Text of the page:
Artistry. As a musician, that’s what I see with running. From the first time I saw the rhythm and coolness of the best east African runners, I knew running had a lot to offer for me if I worked at it. The time I watched Wilson Kipsang clock 2:03:23 in Berlin and when I watched Eliud Kipchoge clock 2:04 with his insoles flapping out of his shoes (now he’s at 2:03:04)—that strong carriage and swiftness, yet that relaxed turnover as if someone plugged a metronome into the sound system. That’s what excites me about running. Some might talk about the science, others might talk about obtaining fitness; I see running as a great art form. The marathon is like a musical suite for me in three forms: the introduction, the middle, then the fireworks for the finale at the last 10 kilometers.
I like the marathon because in order to run a good ethical one, you can’t fake the process like many people tend to do with most stuff today. Hype and sponsorship won’t guarantee finishing a race. It reminds me of when I used to read old Miles Davis interviews. My favorites were the Downbeat blindfold tests, where the interviewer would play recordings for a musician and then they would give their commentary. It didn’t matter if Miles liked the musicians individually or if these were some of the greatest musicians of all time. If the record company paired a group of musicians that didn’t compliment each other, he would definitely let you know what he thought. True artistry takes time to develop and it doesn’t happen by accident. You simply don’t achieve it by only showing up. It takes a really long time to achieve.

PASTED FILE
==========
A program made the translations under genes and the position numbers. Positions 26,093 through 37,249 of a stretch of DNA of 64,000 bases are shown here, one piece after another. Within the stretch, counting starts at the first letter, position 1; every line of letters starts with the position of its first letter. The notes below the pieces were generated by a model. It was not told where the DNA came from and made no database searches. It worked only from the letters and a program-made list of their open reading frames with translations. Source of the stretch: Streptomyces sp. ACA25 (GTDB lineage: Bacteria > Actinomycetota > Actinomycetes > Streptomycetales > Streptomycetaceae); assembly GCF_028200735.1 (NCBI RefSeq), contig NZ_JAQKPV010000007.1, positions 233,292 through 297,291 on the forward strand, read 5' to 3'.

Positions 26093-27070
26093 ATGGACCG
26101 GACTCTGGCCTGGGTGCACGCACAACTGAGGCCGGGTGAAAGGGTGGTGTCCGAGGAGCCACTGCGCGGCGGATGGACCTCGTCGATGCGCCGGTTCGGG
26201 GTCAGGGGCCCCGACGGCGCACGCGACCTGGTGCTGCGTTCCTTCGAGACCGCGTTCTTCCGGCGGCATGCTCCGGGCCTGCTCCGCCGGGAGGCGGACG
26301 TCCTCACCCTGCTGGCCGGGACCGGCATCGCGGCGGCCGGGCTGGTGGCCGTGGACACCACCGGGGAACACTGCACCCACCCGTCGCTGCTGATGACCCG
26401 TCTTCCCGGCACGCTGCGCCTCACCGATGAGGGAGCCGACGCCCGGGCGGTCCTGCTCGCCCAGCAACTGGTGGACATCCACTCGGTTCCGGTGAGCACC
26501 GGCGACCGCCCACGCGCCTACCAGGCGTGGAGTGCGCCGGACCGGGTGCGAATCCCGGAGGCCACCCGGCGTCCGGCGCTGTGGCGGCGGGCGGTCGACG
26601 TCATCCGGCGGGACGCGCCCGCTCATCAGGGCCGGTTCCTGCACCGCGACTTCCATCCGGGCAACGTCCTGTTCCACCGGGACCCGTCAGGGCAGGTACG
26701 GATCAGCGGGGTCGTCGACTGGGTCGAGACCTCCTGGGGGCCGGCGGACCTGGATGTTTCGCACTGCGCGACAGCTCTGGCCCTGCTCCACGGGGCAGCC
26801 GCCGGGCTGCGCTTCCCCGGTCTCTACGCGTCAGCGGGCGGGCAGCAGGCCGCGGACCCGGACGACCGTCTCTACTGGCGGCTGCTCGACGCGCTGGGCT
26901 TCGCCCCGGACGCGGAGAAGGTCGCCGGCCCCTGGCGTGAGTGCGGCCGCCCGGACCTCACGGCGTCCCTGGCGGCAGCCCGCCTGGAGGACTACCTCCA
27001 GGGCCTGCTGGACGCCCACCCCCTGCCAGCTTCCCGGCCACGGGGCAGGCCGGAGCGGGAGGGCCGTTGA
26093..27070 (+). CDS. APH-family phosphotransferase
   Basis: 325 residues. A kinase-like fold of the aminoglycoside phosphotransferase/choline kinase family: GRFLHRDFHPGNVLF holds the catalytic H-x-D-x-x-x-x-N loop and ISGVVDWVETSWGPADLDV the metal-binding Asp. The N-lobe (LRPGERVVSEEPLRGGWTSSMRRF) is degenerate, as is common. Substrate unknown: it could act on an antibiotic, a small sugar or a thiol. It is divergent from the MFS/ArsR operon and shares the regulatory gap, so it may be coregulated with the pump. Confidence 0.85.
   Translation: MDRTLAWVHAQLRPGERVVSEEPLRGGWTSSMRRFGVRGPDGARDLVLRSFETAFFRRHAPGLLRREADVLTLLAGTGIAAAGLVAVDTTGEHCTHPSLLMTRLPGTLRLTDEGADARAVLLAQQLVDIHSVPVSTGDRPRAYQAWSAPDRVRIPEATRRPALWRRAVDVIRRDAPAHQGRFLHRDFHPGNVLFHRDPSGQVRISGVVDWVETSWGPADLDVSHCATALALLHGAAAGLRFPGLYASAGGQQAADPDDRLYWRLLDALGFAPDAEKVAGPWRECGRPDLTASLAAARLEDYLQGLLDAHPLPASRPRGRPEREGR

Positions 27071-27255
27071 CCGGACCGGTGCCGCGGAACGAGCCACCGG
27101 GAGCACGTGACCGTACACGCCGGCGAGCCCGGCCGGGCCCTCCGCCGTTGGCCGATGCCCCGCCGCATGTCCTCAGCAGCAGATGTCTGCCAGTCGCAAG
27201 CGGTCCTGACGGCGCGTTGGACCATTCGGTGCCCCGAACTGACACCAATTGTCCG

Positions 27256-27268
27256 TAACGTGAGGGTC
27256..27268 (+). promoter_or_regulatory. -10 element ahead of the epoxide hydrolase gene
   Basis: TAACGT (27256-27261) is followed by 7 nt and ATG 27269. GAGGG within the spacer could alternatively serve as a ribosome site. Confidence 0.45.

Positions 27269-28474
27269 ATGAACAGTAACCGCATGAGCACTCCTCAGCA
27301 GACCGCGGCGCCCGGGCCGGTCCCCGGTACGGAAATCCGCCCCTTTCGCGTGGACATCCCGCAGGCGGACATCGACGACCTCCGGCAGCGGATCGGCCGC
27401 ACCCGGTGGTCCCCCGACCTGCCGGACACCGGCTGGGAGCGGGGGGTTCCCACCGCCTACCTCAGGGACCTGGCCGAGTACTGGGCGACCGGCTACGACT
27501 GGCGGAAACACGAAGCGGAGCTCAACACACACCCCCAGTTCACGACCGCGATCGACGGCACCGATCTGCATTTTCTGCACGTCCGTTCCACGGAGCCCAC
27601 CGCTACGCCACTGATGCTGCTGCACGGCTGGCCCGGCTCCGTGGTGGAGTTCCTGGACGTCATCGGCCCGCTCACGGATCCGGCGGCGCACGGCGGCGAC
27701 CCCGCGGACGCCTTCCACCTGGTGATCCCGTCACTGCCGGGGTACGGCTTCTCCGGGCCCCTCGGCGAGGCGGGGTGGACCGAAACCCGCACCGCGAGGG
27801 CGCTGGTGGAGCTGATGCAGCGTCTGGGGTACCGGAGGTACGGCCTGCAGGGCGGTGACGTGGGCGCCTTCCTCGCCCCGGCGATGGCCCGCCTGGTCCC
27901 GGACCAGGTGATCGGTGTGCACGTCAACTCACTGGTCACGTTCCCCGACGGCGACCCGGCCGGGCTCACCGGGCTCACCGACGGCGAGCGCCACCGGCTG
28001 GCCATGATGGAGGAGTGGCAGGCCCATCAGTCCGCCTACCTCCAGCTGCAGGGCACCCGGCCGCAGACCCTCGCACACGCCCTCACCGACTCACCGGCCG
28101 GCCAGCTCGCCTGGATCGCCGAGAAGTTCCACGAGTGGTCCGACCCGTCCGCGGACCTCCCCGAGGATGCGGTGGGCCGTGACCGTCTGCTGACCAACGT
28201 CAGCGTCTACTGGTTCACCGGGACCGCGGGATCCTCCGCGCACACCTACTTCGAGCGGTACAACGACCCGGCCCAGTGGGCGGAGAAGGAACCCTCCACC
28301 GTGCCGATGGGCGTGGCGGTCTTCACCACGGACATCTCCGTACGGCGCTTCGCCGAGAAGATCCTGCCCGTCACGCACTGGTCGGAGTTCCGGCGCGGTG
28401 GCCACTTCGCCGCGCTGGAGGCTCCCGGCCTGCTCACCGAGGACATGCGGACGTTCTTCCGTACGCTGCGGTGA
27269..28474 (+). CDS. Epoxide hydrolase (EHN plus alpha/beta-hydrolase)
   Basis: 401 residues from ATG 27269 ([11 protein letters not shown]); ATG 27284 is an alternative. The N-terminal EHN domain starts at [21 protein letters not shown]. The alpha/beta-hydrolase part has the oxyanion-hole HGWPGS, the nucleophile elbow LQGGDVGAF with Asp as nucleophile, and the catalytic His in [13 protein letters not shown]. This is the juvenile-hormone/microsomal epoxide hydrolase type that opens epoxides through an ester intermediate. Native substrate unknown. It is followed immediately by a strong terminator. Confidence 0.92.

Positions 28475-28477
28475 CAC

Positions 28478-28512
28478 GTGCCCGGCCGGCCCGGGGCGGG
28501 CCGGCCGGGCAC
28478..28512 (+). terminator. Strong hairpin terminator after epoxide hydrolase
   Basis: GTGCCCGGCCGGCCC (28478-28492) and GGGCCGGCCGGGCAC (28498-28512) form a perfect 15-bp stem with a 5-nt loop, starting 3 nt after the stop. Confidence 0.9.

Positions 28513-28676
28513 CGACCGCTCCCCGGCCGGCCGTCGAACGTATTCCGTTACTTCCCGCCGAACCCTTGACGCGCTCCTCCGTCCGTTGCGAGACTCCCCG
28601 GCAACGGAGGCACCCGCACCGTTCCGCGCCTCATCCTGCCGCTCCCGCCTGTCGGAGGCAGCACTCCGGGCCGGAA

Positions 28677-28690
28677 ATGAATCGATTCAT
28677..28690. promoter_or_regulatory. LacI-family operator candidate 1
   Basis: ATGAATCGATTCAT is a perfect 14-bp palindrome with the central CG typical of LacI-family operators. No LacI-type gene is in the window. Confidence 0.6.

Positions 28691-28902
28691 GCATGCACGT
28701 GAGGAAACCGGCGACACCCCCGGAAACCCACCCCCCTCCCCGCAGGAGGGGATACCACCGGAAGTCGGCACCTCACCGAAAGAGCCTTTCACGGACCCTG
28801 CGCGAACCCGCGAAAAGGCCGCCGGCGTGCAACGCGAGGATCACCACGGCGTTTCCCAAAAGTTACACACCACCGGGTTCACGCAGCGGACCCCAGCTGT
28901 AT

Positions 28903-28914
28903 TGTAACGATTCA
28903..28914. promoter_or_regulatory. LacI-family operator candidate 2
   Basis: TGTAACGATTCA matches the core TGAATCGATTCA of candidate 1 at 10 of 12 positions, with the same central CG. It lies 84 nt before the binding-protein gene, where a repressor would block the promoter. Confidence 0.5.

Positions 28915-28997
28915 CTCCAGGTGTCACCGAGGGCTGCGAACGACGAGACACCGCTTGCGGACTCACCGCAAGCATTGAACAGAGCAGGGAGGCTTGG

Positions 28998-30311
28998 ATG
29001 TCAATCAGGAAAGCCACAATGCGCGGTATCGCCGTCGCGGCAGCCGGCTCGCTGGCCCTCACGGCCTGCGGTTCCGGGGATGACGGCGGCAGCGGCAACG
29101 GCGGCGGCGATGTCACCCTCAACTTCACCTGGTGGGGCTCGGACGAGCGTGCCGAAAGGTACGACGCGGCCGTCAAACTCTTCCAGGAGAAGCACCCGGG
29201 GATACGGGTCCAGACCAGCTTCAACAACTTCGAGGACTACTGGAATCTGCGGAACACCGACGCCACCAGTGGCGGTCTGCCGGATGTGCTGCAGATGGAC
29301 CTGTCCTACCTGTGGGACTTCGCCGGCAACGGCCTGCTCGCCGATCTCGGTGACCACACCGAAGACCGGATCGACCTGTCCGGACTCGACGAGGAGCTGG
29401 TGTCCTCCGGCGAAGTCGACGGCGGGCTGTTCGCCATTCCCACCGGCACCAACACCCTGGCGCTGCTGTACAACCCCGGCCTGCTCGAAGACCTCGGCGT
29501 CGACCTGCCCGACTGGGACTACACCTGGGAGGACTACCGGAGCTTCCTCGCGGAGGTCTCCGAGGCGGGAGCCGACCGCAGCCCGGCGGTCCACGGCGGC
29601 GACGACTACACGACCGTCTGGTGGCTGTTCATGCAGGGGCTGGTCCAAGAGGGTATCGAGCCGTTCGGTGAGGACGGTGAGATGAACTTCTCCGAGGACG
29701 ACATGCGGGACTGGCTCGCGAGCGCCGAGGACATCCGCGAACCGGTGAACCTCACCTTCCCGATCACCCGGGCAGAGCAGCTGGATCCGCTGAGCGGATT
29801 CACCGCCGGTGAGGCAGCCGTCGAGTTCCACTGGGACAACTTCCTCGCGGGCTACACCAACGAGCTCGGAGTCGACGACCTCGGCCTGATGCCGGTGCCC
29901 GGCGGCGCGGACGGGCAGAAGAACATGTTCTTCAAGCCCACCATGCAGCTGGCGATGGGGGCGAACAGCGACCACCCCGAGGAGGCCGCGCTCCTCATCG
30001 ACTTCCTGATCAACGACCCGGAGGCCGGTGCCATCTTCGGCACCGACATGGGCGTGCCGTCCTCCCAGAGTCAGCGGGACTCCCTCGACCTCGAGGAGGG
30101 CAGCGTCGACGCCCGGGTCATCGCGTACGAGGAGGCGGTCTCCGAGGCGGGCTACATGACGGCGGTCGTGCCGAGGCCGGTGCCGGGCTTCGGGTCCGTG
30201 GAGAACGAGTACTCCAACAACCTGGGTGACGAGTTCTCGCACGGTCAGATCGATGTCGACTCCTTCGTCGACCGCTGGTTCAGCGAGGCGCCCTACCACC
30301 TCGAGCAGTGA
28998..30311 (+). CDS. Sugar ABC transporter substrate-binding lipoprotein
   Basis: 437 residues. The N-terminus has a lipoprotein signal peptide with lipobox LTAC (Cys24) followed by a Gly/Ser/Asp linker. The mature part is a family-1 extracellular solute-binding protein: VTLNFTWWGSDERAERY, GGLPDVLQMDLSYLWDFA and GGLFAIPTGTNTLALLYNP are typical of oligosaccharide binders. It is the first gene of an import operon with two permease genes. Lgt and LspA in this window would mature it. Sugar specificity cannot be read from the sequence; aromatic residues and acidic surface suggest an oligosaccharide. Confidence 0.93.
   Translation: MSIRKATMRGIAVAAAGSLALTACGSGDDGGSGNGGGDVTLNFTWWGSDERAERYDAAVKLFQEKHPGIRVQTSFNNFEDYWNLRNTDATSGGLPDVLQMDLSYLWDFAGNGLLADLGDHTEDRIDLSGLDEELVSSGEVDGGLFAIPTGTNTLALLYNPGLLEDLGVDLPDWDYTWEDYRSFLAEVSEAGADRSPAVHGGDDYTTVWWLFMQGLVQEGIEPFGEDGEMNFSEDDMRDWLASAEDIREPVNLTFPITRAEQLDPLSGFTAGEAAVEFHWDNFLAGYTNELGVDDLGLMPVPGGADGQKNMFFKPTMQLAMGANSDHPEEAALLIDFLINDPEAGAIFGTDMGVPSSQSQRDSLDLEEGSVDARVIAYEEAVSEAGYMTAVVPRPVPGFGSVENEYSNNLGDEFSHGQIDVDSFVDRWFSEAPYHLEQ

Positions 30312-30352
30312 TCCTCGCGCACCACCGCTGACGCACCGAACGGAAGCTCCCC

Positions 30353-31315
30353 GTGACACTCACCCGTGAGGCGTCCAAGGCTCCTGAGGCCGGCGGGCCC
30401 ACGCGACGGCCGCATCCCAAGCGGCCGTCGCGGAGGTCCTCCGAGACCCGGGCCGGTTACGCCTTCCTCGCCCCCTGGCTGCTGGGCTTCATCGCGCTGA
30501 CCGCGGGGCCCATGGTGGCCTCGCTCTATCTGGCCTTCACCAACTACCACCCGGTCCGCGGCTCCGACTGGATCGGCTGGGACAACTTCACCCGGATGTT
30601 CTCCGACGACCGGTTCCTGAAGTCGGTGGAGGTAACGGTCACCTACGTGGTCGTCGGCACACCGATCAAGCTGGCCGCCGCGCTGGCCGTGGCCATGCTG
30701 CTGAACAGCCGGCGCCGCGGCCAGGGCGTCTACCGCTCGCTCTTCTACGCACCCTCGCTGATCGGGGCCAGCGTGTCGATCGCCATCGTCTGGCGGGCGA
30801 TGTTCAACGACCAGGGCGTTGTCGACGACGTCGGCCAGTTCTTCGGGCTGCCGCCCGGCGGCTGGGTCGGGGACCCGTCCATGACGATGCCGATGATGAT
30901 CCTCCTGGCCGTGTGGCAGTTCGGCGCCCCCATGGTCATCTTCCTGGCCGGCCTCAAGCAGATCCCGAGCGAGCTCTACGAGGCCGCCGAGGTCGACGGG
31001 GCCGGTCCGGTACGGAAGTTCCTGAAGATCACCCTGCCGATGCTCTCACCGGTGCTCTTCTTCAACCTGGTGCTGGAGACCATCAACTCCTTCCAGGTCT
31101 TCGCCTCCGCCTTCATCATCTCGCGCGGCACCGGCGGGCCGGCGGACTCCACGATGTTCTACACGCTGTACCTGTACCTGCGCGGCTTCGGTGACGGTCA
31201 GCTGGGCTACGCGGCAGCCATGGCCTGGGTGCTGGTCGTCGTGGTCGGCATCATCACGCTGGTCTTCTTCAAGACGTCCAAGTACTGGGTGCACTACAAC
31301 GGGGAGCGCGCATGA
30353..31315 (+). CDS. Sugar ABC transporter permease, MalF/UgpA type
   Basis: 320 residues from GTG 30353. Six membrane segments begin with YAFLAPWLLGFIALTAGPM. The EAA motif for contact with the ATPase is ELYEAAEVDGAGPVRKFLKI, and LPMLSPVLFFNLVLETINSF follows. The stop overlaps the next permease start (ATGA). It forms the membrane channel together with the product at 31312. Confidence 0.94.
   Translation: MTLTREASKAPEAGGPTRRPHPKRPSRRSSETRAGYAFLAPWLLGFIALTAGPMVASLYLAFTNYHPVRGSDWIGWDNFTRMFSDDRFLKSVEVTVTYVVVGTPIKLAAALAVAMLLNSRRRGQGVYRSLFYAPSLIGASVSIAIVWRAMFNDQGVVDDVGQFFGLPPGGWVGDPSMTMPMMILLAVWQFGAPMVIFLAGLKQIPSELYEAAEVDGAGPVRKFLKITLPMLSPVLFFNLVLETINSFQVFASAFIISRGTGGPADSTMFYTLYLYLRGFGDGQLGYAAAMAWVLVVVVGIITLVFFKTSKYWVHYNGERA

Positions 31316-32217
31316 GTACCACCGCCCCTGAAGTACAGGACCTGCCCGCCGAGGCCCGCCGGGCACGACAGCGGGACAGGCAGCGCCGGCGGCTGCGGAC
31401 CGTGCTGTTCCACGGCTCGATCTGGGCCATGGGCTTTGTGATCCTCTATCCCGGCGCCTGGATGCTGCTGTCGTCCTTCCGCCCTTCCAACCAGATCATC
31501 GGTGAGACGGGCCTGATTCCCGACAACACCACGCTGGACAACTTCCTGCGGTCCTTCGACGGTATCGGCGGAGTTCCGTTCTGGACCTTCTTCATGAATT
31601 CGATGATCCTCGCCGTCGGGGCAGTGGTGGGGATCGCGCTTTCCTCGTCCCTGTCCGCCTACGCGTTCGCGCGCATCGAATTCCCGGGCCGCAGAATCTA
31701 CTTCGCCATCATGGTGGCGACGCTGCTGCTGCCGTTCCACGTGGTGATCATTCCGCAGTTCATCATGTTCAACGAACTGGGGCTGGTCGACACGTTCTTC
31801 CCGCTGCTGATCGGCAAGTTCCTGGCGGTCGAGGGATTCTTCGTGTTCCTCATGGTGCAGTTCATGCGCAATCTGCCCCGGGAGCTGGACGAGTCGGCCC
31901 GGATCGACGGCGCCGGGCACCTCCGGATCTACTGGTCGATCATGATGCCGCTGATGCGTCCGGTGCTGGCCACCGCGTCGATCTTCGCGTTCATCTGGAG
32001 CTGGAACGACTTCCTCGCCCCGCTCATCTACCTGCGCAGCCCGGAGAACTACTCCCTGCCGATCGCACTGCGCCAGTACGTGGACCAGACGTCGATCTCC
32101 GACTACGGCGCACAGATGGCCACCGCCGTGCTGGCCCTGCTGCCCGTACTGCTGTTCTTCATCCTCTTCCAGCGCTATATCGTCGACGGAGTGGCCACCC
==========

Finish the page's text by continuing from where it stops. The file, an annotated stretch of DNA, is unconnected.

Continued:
That process for developing a skill at such a high level is one I respect because it takes a lot of sacrifice in order to obtain it and it needs to be practiced consistently. In music, you have to be willing to challenge what you know and use your imagination to develop your own sound. In training, you have to change your exercises up in order to achieve a new level in fitness. Music is very much a communal sport just like running a marathon. If you go at it by yourself, it will not turn out so well. The challenge and camaraderie that the event offers keeps me coming back. At a time when everything is in decadence, the process of training is one of the antidotes. If you can run a marathon the sky isn’t a limit, only a springboard to meet your full potential.
My second marathon is May 1st at The Colorado Marathon in Fort Collins. All told, this is seven months of gradual and consistent training, with good personal bests in smaller races. The key to this marathon is all about exercising patience by not racing too fast from the start. It’s similar to improvising a solo in which you continually build until you’ve reached the end. If you start doing too much, you have no room to go and end up plummeting. I’m excited for the race and I’m looking forward to continuing my pursuit with running and music.